Hey Mayor Pete Buttigieg, is a hot dog a sandwich?

Image for article titled Hey Mayor Pete Buttigieg, is a hot dog a sandwich?
Photo: Stephen Maturen/ (Getty Images), Graphic: Natalie Peeples

Pete Buttigieg is a singular presidential candidate in one important sense: He is the only to candidate to have answered the question of whether a hot dog is a sandwich in advance of his interview with The Takeout. We applaud his forethought in tackling this question from the get-go. His answer: No.


The rest of his biographical details are as follows: At the wizened age of 37, Buttigieg has served as the mayor of South Bend, Indiana, since 2012. He served in the War in Afghanistan; attended Harvard University; studied at Pembroke College, Oxford, on a Rhodes Scholarship; and is the first openly gay Democratic candidate to run for President.

Though he’s already weighed in on the question of a hot dog’s inherent sandwichness, The Takeout needed to confirm Buttigieg’s stance for ourselves. Would he prove himself to be a hot dog flip-flopper? We reached him by phone in South Bend, Indiana, to ask.

The Takeout: Are you still of the mind that a hot dog is not a sandwich? And if so, what elements of the hot dog make it inherently not a sandwich?

Pete Buttigieg: My position on this has been very consistent throughout the campaign. It’s about form. It’s about symmetry. It’s about the fact that if you put a toothpick through a sandwich, it should go through bread, and through meat or other filling, and then through bread again. And you just can’t say that for a hot dog.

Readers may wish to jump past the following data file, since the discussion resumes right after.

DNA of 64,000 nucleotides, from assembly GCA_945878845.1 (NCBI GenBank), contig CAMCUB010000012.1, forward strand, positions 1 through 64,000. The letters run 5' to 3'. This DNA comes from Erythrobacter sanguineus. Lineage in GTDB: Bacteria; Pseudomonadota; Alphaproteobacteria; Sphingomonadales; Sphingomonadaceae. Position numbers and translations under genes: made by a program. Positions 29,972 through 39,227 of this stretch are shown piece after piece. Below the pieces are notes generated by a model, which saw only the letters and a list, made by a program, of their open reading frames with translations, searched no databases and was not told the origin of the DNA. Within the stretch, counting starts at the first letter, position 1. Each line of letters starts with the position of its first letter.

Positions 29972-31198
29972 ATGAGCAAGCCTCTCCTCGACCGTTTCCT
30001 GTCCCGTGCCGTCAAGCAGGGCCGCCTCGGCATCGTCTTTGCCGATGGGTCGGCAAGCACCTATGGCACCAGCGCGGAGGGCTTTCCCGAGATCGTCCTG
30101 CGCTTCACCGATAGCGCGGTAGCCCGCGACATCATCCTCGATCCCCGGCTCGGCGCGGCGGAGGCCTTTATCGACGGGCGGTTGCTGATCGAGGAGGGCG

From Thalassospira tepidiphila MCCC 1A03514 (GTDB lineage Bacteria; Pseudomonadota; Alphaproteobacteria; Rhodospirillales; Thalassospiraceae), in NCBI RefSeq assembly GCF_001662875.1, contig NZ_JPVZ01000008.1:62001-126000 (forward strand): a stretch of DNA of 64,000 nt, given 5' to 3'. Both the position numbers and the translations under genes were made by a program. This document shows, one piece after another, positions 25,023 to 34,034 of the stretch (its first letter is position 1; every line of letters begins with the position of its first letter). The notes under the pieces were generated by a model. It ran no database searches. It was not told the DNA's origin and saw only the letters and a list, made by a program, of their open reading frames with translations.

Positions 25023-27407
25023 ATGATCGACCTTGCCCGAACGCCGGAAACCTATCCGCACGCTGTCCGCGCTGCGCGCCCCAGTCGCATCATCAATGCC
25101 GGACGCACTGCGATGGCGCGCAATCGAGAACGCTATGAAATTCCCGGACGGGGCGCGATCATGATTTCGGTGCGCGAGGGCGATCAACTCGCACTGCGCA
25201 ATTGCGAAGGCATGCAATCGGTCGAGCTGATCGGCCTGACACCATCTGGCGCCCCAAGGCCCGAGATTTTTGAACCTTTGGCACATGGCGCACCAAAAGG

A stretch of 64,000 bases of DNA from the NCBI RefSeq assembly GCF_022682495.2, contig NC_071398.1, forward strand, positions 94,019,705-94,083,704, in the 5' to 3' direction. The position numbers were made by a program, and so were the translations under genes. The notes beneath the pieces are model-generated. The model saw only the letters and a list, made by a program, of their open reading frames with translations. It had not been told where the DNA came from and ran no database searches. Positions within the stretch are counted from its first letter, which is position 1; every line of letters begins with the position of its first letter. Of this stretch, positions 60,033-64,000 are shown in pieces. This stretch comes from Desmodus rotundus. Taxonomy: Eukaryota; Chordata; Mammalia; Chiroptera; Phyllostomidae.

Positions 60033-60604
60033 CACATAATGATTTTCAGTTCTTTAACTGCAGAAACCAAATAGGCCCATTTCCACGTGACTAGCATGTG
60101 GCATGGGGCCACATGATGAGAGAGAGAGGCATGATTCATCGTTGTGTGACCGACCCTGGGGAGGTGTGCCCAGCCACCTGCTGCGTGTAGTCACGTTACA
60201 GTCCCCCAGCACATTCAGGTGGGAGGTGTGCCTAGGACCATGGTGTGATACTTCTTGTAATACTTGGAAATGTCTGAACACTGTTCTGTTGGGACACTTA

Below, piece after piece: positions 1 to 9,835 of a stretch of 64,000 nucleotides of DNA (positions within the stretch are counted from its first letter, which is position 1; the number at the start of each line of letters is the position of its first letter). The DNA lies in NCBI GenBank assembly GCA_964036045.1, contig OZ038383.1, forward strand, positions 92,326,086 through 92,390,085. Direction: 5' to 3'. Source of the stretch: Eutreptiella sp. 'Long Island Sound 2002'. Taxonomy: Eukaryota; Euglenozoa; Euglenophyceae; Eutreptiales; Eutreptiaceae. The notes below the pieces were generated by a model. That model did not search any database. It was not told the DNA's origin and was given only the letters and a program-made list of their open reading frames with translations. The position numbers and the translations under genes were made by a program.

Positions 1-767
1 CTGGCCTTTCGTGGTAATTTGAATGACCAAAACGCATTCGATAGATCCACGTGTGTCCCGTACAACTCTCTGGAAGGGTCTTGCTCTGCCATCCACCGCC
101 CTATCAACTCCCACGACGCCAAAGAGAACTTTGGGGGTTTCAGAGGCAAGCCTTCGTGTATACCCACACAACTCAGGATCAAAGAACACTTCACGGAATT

Implied Kappa

This is the kind of answer that could sound serviceable only if you are already in love with Mayor Pete and don’t actually engage with the policy he’s espousing on any meaningful level before giving it the seal of approval.

A toothpick pushed through a grilled cheese or PBJ will not go bread-meat-bread, as there is no meat. These are clearly still sandwiches. A toothpick pushed through a hot dog will go bread-meat-bread from most angles. There are also angles you could push a toothpick through a ham and Swiss that would just go meat-bread, bread-meat, or even just meat. If your toothpick does not go bread-meat-bread in a hot dog, you are selectively choosing an angle that makes it fail your test without applying the same selectivity to a Cuban.

This is the seam argument disguised as something new, except it reveals itself to be less logically sound under even a cursory amount of scrutiny. Yes, less logically sound than the seam argument, which I previously considered to be the gold standard for shortsighted “not a sandwich” arguments.

You’re out of your element, Pete.